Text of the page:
Members of European Parliament have approved the latest Energy Efficiency Directive, already agreed to with the European Council, that sets new energy saving targets for 2030, as part of the European Green Deal.
The law will set energy-saving targets in both primary and final energy consumption in the EU.
With the directive, member states will have to collectively ensure a reduction in energy consumption of at least 11.7% at EU level by 2030 (compared to the projections of the 2020 Reference Scenario).
A monitoring and enforcement mechanism will accompany this objective to make sure member states deliver on their national contributions to this binding EU target.
By 2030, member states need to save on average 1.5% per year. The annual energy savings will begin with 1.3% in the period until the end of 2025 and will progressively reach 1.9% in the last period up to the end of 2030.
The saving targets should be met through local, regional and national measures, in different sectors – such as public administration, buildings, businesses and data centres.
Member of the EU parliament insisted that the scheme should in particular cover the public sector, which will have to reduce its final energy consumption by 1.9% each year.
Member states will also need to ensure that at least 3% of public buildings are renovated each year into nearly-zero energy buildings or zero-emission buildings. The directive also establishes new requirements for efficient district heating systems.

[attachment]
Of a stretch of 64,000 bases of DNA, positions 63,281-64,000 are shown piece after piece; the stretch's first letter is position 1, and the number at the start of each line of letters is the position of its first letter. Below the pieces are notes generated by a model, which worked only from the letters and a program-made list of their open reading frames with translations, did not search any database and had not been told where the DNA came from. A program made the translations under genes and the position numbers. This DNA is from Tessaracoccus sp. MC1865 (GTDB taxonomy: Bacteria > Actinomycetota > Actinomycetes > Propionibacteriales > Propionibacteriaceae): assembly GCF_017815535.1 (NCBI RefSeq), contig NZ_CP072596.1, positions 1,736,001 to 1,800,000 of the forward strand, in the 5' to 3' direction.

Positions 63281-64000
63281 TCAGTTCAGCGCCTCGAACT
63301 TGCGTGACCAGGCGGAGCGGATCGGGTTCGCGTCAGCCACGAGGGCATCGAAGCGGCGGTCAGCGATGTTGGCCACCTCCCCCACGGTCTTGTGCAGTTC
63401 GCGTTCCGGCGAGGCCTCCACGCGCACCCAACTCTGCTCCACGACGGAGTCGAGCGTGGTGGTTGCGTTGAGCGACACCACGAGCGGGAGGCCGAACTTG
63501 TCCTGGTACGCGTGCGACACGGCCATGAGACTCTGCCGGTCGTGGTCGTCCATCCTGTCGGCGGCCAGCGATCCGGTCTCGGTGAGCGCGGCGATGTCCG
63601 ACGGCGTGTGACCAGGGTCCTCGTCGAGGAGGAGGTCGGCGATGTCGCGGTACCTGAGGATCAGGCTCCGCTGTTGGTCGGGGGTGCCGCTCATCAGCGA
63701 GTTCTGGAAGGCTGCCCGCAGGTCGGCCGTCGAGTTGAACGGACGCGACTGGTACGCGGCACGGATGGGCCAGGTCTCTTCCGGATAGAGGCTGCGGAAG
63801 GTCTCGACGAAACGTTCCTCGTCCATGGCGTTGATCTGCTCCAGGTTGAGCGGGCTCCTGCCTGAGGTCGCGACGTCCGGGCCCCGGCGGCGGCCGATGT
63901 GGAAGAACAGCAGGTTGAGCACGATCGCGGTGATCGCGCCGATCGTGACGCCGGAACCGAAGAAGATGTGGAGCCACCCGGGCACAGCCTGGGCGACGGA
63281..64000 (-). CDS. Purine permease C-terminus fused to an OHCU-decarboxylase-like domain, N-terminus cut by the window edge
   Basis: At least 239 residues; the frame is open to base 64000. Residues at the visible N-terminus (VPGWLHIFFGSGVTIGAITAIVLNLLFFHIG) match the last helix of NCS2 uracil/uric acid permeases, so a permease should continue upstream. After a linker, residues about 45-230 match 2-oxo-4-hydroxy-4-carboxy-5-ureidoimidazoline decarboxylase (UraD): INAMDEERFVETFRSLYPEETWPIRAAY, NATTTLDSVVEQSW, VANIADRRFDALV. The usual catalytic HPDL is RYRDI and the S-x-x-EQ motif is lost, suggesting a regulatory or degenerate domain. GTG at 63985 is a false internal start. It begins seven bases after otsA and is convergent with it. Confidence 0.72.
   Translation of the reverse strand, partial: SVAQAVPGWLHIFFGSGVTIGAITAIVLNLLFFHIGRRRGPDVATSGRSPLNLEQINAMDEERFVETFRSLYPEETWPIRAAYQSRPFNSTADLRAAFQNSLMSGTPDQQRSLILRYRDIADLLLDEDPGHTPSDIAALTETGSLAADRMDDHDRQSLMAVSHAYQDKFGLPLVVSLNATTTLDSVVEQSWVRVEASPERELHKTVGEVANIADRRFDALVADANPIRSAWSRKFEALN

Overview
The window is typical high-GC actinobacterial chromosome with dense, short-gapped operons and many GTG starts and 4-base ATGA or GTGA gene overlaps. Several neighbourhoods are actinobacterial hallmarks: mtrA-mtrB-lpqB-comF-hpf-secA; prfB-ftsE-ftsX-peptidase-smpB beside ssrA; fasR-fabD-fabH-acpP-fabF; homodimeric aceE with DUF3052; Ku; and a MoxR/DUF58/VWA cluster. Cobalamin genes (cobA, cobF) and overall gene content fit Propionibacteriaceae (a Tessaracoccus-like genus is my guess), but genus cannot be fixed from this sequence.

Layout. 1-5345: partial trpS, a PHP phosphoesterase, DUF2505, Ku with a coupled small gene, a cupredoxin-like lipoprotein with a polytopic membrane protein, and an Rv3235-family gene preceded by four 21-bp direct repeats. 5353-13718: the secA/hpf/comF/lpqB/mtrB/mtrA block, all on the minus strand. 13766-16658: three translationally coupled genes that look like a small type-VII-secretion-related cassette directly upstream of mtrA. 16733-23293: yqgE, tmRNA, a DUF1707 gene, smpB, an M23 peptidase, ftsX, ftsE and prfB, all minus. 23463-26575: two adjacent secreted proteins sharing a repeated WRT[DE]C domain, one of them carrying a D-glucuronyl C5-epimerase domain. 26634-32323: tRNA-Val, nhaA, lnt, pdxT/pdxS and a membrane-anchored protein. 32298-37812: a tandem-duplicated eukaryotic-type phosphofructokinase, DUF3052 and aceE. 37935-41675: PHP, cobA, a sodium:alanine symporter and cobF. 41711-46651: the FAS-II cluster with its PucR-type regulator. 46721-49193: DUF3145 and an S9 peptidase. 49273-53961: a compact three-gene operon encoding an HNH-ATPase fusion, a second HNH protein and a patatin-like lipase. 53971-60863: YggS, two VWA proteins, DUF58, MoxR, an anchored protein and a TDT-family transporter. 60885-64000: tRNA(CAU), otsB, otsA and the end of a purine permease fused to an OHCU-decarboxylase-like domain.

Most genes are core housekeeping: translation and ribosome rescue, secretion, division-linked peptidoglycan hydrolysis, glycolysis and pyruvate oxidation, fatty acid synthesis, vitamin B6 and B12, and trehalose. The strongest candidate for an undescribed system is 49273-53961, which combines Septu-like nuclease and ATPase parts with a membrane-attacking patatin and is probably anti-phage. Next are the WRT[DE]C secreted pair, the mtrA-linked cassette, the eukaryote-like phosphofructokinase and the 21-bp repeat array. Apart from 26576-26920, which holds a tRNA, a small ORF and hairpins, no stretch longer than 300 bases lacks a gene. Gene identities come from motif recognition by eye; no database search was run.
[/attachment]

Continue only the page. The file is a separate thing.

Member of Parliament Niels Fuglsang, who negotiated the Directive as rapporteur, said: “The energy crisis is not over. There is no guarantee that the next winters will be as mild as the last one. In the next seven years, we have to deliver the needed structural changes.
“I am very happy that we succeeded in pushing member states towards far more ambitious energy efficiency targets. This is crucial so that we no longer depend on Russian energy in the future and can meet our climate targets. Today’s vote is a great victory; it is not only good for our climate, but bad for Putin.”
Parliament adopted the legislation by 471 votes to 147 with 17 abstentions. It will now also have to be endorsed by the Council of Ministers before it can enter into force.
On 14 July 2021, the European Commission adopted the ‘Fit for 55’ package, adapting existing climate and energy legislation to meet the new EU objective of a minimum 55% reduction in greenhouse gas (GHG) emissions by 2030
The package included the recast of the existing Energy Efficiency Directive, aligning its provisions with the new 55% GHG target.